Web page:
BOGOTA – A rare hailstorm beset Bogota, causing rush hour traffic chaos and power outages in parts of the city, along with some damage, although no injuries were reported, authorities said.
A rain- and hailstorm began about 6:20 pm on Wednesday in northern Bogota and lasted about an hour, with authorities going on alert to deal with any resulting problems.
The capital’s emergency network reported that the storm affected mainly the areas of Suba, Usaquen, Chapinero, Teusaquillo, Engativa and Martires, all in the greater metro area.
In addition, the network said that flooding had occurred at at least 17 spots around the capital.
Meanwhile, the Bogota Transportation Secretariat said on its Twitter account that the rain and hail had “suppressed” operations of the Transmilenio mass transit system.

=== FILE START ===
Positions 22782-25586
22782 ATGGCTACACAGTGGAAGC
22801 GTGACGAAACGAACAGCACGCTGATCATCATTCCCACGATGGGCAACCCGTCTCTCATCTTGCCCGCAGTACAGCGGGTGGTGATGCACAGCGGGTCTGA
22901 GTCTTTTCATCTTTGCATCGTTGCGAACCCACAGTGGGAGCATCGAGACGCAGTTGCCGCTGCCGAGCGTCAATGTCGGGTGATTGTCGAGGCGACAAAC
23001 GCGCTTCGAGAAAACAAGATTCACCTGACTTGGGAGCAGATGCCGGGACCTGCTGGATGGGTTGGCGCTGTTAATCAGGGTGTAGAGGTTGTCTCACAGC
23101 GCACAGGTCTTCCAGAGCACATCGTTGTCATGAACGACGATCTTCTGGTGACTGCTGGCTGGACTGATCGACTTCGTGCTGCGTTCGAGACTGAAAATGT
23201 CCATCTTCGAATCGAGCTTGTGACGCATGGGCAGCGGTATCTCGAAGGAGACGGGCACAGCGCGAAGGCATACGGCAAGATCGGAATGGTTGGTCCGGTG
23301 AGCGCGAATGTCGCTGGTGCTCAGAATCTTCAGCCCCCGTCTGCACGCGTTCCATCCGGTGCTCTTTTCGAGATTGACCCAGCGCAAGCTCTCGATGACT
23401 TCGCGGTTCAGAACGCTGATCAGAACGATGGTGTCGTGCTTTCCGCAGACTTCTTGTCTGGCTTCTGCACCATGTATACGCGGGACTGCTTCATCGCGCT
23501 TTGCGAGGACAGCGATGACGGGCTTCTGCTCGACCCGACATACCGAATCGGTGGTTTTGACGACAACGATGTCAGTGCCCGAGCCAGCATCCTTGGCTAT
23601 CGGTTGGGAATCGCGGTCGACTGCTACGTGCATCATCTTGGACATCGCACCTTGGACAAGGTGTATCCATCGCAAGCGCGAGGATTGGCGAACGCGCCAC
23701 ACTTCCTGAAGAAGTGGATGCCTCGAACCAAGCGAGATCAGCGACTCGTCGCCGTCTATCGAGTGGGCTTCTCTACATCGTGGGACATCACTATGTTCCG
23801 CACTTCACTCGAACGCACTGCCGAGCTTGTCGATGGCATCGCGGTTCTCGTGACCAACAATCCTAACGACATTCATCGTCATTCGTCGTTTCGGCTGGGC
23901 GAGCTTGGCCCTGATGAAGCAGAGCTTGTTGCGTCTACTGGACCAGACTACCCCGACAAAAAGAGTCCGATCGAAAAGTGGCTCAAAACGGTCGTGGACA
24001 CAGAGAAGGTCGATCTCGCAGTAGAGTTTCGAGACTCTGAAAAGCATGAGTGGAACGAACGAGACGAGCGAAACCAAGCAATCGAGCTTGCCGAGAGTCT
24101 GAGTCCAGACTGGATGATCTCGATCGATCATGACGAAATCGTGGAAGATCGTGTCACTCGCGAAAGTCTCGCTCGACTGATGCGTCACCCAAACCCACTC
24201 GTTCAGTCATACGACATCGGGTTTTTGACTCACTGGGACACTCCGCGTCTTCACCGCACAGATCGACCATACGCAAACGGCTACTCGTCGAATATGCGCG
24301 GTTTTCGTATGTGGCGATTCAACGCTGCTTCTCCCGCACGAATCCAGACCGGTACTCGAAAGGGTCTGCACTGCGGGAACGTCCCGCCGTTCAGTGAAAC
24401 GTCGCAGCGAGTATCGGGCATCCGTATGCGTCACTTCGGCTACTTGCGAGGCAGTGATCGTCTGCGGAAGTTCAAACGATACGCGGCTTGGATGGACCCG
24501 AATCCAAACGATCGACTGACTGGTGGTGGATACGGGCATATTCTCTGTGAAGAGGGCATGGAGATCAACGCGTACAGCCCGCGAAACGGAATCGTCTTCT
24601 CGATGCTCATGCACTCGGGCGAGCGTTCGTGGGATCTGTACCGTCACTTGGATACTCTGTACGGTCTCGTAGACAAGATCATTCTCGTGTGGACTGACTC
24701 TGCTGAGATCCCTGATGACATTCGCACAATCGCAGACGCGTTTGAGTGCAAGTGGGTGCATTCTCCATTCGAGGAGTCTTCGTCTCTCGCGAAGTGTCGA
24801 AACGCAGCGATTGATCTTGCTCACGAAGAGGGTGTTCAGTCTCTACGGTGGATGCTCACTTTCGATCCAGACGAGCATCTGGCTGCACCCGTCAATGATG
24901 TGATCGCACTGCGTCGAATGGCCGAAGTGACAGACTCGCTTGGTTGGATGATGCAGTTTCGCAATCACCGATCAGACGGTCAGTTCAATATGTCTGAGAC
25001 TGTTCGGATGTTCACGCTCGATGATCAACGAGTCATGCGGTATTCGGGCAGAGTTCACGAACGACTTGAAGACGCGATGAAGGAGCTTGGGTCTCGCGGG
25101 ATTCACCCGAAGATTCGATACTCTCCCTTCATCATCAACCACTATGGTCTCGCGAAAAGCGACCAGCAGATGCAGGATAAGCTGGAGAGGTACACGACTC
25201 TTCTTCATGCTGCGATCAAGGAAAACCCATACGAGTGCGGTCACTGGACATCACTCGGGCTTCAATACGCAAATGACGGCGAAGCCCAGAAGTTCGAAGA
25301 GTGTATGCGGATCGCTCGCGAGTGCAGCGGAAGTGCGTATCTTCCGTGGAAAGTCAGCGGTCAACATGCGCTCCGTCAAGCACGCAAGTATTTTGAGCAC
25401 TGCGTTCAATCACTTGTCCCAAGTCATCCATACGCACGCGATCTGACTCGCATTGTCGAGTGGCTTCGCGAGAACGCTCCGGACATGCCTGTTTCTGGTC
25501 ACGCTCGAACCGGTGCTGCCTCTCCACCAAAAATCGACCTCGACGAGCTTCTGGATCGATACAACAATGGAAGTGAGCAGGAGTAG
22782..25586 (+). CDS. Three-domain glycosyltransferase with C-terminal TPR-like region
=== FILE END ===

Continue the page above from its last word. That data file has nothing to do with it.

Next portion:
The hailstorm also knocked down trees and cut electric power to portions of the Usaquen tourist district, which added to the traffic chaos because many stoplights ceased functioning.
Videos were circulated on the social networks showing vehicles that stalled in high water, and along Caracas Avenue, one of the city’s most heavily-traveled thoroughfares, blocks of ice were shown floating in the rainwater, an unprecedented image in Bogota.
Authorities reported that part of the National Theater Foundation building collapsed, damaging two nearby vehicles.
In addition, at the Northern Cantonment, where Bogota’s main military unit is housed, the storm knocked over at least four meters (yards) of a wall surrounding the facility.
The head of the Ideam weather research institute’s forecasting and alert service, Christian Euscategui, said that despite the intensity of the downpour “what happened is part of the November rainy season and so it’s normal for heavy precipitation to occur.”
He added that “since the end of October there’s been an increase in humidity and a change in the wind direction ... near the ground.”